In previous years, conversations surrounding the Detroit Lions tend to turn to the draft after Thanksgiving, but with the team still “in the hunt”, we at Pride of Detroit have been slow to shift our focus in that direction. That being said, when The Athletic’s Dane Brugler—arguably the best NFL Draft talent evaluator in the business—drops his first Mock Draft of the season ($ubscription), it’s worth paying attention to.
The Lions hold two picks in the first round of the 2023 NFL Draft—following the Matthew Stafford trade—and with the Los Angeles Rams falling apart, Detroit gets an opportunity to add a massive difference-maker at the top of the draft.
Pick No. 3: Jalen Carter, DT, Georgia (6-foot-3, 310)
Last season, Georgia’s defense dominated college football and it led to five Bulldogs being drafted in the first round, including first-overall pick Trayvon Walker. But if you listened to Draft analysts at the time, Carter was the prospect most pointed to as the best player on the team. Now that he is draft eligible, the Lions are able to reap the rewards of a flailing Rams team and land one of the most dominating interior players to enter the league in years.
Carter is the definition of a “disruptor.” Capable of routinely beating blocks and penetrating upfield, Carter would give the Lions a force they haven’t had inside since Ndamukong Suh.
With an explosive first step and an arsenal of pass rush moves, Carter can pretty much go wherever he needs to on the field. Need him to pass rush? No problem. Chase down a running back on a backside screen? He’s got that range. Hold the gap and defeat the block and stop the running back? Yup, he can do that too.
Pairing Carter with Alim McNeill on the interior, and bookending them Aidan Hutchinson and Josh Paschal, would immediately give the Lions one of the best young defensive lines in the NFL.
Pick No. 13: Joey Porter Jr, CB, Penn State (6-foot-2, 200)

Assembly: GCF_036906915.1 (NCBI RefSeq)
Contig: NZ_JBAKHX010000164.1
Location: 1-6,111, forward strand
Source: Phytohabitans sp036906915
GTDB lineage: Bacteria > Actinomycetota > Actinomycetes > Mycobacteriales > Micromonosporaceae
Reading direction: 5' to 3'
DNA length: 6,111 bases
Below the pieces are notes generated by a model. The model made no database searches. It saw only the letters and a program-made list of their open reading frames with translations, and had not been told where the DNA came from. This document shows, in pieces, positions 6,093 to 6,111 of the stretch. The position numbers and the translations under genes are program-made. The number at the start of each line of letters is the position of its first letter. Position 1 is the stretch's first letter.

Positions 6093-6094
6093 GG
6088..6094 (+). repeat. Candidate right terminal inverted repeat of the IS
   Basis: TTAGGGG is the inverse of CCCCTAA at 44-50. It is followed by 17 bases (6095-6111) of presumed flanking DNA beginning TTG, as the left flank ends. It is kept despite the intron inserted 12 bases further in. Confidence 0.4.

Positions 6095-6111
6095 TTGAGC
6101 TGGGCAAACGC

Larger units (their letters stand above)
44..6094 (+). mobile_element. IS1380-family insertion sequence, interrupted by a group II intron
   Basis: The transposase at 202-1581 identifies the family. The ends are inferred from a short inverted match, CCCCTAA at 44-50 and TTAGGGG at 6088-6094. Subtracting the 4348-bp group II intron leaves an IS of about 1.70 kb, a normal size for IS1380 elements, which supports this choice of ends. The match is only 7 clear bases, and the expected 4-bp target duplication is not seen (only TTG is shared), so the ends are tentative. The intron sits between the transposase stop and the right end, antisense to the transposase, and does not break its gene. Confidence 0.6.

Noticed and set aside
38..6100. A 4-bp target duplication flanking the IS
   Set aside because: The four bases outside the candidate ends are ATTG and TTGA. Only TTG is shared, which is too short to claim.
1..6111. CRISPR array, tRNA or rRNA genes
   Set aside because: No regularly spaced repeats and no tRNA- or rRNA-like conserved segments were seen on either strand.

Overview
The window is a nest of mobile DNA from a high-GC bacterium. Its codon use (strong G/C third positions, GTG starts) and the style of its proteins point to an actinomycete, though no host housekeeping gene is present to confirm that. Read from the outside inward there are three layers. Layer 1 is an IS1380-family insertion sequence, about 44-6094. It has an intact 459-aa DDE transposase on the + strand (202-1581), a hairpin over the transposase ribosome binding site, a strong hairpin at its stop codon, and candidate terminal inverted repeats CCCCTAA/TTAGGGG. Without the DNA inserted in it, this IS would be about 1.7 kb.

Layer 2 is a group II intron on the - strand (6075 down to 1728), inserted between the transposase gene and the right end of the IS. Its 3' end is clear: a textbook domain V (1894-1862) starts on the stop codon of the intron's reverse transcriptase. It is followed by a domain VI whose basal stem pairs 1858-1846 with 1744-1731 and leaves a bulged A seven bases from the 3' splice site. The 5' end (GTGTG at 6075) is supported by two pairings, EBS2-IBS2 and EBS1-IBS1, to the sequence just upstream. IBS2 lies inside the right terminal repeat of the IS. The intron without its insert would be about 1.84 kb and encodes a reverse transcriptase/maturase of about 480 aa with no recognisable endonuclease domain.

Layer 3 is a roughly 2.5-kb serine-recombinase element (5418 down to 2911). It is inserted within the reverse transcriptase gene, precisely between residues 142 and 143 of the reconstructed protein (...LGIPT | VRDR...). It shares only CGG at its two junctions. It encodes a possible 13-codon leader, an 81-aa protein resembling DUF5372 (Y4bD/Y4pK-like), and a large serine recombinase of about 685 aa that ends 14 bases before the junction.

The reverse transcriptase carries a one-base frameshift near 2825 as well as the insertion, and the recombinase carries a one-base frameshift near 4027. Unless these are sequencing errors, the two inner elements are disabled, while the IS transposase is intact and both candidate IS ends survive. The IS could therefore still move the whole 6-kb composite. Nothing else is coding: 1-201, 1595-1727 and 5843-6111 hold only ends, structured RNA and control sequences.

This offseason, the Lions will most likely need to add depth at corner, as well as a player capable of challenging for a starting role. Porter—the son of former Steelers All-Pro linebacker Joey Porter Sr.—is long, fast, and physical. Capable of staying in phase with all different types of receivers, as well as stepping up in run support, Porter can play in a variety of coverage schemes, with a base rooted in press-man.
Porter was the third of six defensive backs projected to go in the first round in Brugler’s mock draft—Oregon’s Christian Gonzalez and Georgia’s Kelee Ringo went off the board earlier—and his aggressive style of play matches up well with what Lions’ defensive coordinator Aaron Glenn requires in his defensive backs.
Other notes on Brugler’s mock draft
- QB Watch: Three quarterbacks were projected to be selected in the first round with Alabama’s Bryce Young going first overall, while Ohio State’s C.J. Stroud went fifth to the Carolina Panthers, and Kentucky’s Will Levis landed 14th to the Indianapolis Colts. If this is how the draft played out, the Lions would have opted to pick a defensive player over a quarterback, twice, passing over Stroud for Carter and Levis for Porter.
- NFC North: The Bears landed Alabama EDGE Will Anderson with the second pick, the Packers also got an edge rusher at No. 8 in Texas Tech’s Tyree Wilson, while the Vikings grabbed Ohio State wide receiver Jaxon Smith-Njigba at pick No. 29.
- Michigan connection: The first round of Brugler’s mock draft did not have any players projected from any of the universities in the state of Michigan, though he did mention University of Michigan nose tackle Mazi Smith as a player the Saints could target in the second round (their first selection in this draft).